Bitcoin, like the Internet, is arguably a neutral technology, letting anyone, anywhere access its blockchain.
However, one prominent futurist — the chief executive of a major technology firm — has argued that the cryptocurrency is inherently “bad for humanity”. Here’s why.
Bitcoin Is “Climate Intolerant”
Pat Gelsinger, the CEO of major cloud computing and virtual machine company VMWare, recently sat down with Fortune to talk Bitcoin.
Contrary to what his technology background may suggest, Gelsinger asserted that he isn’t a fan of the cryptocurrency, bashing what he believes is a high level of energy consumption for the utility it provides to humanity. In fact, he suggested that it is contributing to the ongoing “climate crisis” that many scientists and politicians actively discuss:
“It takes the energy of a home, half-a-home a day, to do a single entry into a Bitcoin ledger.”
Indeed, from the perspective of an outsider, Bitcoin seems to be only hurting the environment. A website from researchers at the University of Cambridge revealed earlier this year that the miners backing the Bitcoin network consume more than seven gigawatts of electricity.
Over the course of a year that’s equal to around 64 TWh or terawatt-hours of energy consumption. This amounts to about 0.25% of the world’s annual electricity consumption, which, for an asset seemingly only used by the fringe, seems quite crazy.
However, CoinShares estimates that a majority of Bitcoin miners are powered by renewable, green energy sources. In a 19-page report released late last year, the crypto investment and research firm, claimed that renewable energy makes 77.6% of total Bitcoin mining, citing the concentration of renewable energies in areas where Bitcoin miners are, namely China, Iceland, the west coast of the U.S., and the west coast of Canada.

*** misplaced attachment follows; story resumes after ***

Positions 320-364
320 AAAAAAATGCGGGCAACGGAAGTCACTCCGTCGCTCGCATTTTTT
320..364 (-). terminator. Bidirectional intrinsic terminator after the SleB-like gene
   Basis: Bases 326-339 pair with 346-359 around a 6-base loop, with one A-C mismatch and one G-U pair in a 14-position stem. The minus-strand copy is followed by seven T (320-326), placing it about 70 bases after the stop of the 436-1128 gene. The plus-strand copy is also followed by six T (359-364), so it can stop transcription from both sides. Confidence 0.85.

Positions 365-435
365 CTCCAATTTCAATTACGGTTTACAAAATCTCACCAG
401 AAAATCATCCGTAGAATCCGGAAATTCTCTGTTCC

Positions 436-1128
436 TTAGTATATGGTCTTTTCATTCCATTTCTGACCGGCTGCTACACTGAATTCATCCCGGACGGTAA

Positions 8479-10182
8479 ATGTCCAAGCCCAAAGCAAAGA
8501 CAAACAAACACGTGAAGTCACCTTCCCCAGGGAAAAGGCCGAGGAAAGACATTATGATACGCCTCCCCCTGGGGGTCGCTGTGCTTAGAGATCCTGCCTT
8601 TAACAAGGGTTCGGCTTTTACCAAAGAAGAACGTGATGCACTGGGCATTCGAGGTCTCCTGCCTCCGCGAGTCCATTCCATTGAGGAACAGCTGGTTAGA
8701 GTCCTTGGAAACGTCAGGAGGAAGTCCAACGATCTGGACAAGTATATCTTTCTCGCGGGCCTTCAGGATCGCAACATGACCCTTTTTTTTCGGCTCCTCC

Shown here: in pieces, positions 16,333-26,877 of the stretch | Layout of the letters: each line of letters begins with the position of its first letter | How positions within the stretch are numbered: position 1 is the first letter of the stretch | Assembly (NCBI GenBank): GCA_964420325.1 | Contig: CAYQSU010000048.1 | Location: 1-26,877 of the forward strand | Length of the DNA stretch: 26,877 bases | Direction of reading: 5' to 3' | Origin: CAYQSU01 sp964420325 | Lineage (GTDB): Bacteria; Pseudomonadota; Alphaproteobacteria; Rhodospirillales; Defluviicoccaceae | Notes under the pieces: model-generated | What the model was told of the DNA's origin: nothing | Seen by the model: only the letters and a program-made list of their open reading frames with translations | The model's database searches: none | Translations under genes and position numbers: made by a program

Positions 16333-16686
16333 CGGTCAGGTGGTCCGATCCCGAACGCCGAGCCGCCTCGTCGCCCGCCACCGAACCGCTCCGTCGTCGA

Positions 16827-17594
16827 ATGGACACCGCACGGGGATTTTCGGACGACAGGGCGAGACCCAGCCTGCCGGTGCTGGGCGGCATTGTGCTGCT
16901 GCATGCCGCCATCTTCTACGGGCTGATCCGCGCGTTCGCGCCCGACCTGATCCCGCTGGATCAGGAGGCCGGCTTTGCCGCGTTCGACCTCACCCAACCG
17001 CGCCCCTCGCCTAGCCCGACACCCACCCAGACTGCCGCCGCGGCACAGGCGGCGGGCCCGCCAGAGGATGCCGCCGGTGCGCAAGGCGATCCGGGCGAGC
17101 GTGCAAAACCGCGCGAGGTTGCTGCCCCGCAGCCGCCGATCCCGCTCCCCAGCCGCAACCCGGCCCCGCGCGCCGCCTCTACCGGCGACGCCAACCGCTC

They followed this estimate up this year by claiming that some 75% of Bitcoin mining is renewable.
Other sources have verified these claims. In a post for HackerNoon, Robert Sharratt, a former employee of the Natural Resources & Power Group, wrote that Bitcoin is primarily powered by Chinese hydro electricity:
“I recently spoke several times and at length to former power industry colleagues in Hong Kong. Their estimate is that more than 80% of all Chinese miners are located in Sichuan province. The vast majority of power produced in Sichuan is from hydro power.”
Bitcoin Can Be Used For Crime
The “Bitcoin is killing the Earth” narrative wasn’t the only one that Gelsinger utilized. He added in the Fortune interview that he believes Bitcoin is primarily used for illicit activities, and is thus “bad for humanity”.
Gelsinger’s comment is quite reminiscent of those made by Secretary of State Mike Pompeo, Donald Trump, Treasury Secretary Steven Mnuchin, and other world leaders over recent weeks.
As reported by Blockonomi previously, Pompeo told CNBC last week that the anonymous/pseudonymous transactions that cryptocurrencies can enable do pose a security threat or “risk” to America and its allies.
The Trump advisor went on to cite 9/11, invoking the terrorist attack to paint a narrative that this new class of digital payment networks may not be conducive to the safety of humanity.
They aren’t exactly wrong. The New York Times recently came out with a lengthy post about how Hamas is using Bitcoin to fund operations. Also, Ciphertrace found that cryptocurrency crime is a multi-billion dollar industry.
However, it is important to point out that there are many using Bitcoin as an investment vehicle or as a way to hedge against the fiat system, which may be hurting them. Just look to Cyprus a number of years ago, when Bitcoin spiked in the midst of a seemingly inhumane crackdown on banks.
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